In the research of R/S and health, one of the major issues is defining religion and spirituality in a way that supports their measurement. Historically the notions of religion and spirituality have often been used interchangeably; however, recently there has been a trend towards distinguishing the two concepts . Broadly, religion includes “beliefs, practices, and rituals related to the Transcendent or the Divine” , while spirituality is concerned with the “connection to that which is sacred, the transcendent” and also “a search for the transcendent and the discovery of the transcendent” . Religion tends to convey a negative impression that it is related to organized religion and theological rigidness, while spirituality is viewed more positively and is associated with personal experience of the transcendent. However, Koenig recommends the use of spirituality in the context of religion, that is, those who are spiritual are “deeply religious” .
The most commonly used R/S measure has been the single-item measuring religious attendance because of its “ease of use” . In most of the studies that have used a religious attendance measure, most have also found that it is positively associated with better health outcomes ; for example, it has been associated with lower mortality rates [33, 34], better adoption of health behaviors [35, 36], more life’s satisfaction , and a lower prevalence of hypertension . However, in many studies, R/S data were collected as part of a larger study, and this can be a drawback [38, 39]. It is generally accepted that R/S is a multidimensional construct , which means that a single-item measure such as religious attendance will be insufficient to capture all dimensions except possibly in the most general sense. This also limits insights that can be gained about the relationship between R/S and health. Recently, more specific scales have been developed to measure different dimensions of R/S .
Religion is considered important to many people around the world. One recent survey estimated that 51% of the population in the world believe in god(s) . Another survey conducted in 143 countries found that the majority of people, especially those from developing countries, reported that religion was an important part of their lives .
One of the proposed mechanisms by which R/S benefits health is through the adoption of religious practices that are also health-promoting . Many religions view the human body as sacred and include specific prohibitions against unhealthy behaviors, which are considered irreverent and not only harmful physically but also spiritually. This view, however, needs to be tempered by the fact that some religious adherence may also result in poorer health outcomes, such as extreme asceticism. Notwithstanding that, numerous studies have shown that R/S is negatively associated with many harmful behaviors such as smoking [43, 44], alcohol drinking [45, 46], substance abuse [47, 48], and risky sexual activities [49, 50] and positively associated with good health behaviors such as the use of preventive health care services [51, 52], physical activity , and seat belt use .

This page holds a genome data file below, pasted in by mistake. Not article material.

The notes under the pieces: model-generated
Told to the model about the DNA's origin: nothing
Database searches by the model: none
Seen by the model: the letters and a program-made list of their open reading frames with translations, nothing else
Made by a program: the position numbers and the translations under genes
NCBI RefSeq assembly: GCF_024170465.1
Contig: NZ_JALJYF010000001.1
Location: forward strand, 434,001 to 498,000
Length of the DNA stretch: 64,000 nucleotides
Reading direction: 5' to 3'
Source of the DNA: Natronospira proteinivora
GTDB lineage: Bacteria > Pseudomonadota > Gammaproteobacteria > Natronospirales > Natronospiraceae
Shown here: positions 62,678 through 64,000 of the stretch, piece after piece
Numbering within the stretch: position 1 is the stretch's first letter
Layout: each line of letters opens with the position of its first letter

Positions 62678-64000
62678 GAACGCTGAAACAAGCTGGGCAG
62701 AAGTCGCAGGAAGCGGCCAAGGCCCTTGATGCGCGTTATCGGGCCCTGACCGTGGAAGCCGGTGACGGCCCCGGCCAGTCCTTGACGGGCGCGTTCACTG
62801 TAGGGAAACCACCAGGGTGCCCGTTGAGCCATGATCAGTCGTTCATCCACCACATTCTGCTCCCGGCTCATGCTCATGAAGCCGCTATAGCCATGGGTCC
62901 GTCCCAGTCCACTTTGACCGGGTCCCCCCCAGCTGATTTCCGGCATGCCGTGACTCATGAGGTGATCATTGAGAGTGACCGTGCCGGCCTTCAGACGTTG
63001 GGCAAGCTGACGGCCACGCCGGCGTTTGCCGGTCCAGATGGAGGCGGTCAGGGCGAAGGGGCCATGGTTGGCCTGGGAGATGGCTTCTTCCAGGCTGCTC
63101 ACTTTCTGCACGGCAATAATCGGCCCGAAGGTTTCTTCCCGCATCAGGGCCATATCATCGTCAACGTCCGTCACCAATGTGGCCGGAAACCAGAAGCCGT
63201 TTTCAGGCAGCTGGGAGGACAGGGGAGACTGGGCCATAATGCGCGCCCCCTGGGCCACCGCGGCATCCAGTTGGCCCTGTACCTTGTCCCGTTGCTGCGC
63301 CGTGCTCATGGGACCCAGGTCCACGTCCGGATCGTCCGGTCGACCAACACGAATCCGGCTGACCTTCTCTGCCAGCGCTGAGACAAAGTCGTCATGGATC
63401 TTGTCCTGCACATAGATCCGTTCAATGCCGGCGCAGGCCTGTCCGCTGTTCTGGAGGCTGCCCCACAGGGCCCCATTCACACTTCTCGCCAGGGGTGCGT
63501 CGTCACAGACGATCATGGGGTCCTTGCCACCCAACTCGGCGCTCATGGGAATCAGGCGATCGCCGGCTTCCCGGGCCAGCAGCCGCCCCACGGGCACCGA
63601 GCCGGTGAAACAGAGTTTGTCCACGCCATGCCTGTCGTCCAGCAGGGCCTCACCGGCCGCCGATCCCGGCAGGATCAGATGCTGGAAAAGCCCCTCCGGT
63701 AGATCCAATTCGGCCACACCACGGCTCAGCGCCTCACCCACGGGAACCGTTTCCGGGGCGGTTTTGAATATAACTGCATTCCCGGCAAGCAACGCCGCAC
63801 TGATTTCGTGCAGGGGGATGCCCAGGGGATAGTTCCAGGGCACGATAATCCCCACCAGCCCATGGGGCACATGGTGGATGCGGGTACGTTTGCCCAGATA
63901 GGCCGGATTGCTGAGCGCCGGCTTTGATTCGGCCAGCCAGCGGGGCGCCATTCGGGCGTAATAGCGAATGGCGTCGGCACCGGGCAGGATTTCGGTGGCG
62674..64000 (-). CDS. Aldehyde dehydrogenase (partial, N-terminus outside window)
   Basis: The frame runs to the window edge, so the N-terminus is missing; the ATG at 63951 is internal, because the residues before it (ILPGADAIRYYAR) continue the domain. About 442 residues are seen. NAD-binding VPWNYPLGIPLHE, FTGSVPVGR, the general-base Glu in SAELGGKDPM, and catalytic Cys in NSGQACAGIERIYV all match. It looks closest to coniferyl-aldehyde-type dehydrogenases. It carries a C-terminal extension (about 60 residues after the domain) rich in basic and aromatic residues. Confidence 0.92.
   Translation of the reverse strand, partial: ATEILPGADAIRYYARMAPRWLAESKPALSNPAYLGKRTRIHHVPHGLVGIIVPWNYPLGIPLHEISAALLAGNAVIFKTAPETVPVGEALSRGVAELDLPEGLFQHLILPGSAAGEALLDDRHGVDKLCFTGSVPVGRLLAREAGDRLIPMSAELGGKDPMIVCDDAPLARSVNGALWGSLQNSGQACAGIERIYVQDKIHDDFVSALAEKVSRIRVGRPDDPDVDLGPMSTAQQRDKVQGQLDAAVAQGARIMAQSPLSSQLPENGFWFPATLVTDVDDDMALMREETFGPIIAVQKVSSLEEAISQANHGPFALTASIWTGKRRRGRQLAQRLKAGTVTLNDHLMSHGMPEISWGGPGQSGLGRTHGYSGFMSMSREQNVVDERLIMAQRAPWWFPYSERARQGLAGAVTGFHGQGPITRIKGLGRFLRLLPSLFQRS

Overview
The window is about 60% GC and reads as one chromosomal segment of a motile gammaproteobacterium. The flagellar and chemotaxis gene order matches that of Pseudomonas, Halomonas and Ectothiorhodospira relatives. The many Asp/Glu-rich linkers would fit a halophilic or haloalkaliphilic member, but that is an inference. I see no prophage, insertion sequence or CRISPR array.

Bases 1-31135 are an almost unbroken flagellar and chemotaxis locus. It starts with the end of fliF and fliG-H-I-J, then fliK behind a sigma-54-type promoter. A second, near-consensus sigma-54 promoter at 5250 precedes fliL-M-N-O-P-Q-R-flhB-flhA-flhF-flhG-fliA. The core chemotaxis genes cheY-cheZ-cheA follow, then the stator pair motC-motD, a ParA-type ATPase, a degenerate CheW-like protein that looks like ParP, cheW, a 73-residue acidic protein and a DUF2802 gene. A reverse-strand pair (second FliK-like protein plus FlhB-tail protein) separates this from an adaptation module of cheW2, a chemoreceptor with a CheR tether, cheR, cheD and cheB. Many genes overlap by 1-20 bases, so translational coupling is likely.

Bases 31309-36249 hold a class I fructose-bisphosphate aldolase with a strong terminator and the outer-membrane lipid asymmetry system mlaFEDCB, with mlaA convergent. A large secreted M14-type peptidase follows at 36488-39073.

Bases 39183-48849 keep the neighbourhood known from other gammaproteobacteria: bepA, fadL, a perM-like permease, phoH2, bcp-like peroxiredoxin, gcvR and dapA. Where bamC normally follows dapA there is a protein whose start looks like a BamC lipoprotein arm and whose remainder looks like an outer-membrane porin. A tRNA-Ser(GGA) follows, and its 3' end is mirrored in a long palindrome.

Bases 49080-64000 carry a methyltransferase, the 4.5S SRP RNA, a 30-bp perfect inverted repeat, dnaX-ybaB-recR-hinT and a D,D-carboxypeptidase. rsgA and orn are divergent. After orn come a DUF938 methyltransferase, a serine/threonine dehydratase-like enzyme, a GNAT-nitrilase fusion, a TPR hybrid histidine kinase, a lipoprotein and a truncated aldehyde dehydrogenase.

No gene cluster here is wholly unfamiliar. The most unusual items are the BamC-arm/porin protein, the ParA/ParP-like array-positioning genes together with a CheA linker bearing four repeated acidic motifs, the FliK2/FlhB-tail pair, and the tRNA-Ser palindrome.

Certain health practices are endorsed and encouraged by most religions, such as healthy eating. In fact, most religions have specific dietary guidelines regarding what food to eat or avoid. These guidelines fall into two categories. The first category involves “a temporal abstinence from all or certain foods (fasting)”—the majority of religions have fasting guidelines, for example, Muslims fasting during Ramadan and oriental orthodox Christians fasting before Holy Communion. The second category relates to “stable and distinctive dietary habits that differ from the general population”; for example, Muslims consume halal meat and Jews consume kosher meat . The main purposes of these dietary guidelines are for spiritual advancement.
R/S might encourage the consumption of fruit and vegetable and discourage fat intake (especially animal fat) because of specific doctrines of a particular religion. For example, the teaching of Ahimsa (do no harm) in Mahayana Buddhism and Hinduism encourages their adherents to be vegetarians in order to cultivate compassion, since eating animals requires slaughtering. Nonvegetarian food is considered impure and could hinder one’s spiritual development . The Seventh-day Adventists are encouraged to be vegetarians, as part of a religious duty to maintain a healthy body . Even in religions that do not have specific dietary guidelines or restrictions, the teaching that the body is sacred might encourage the adoption of healthier behaviors, including a healthier diet.
The long term dietary practices required by certain religions could be a protective factor in preventing diet-related diseases. For example, the Seventh-day Adventist Church and the Church of Jesus Christ of the Latter-day Saints both encourage their believers to consume more fruit and vegetable and less fat. There is evidence from observational studies that Adventists, Mormons, and adherents of religions with strict dietary guidelines have healthier diets, better physical health, and longer lifespans than the general population [57, 58].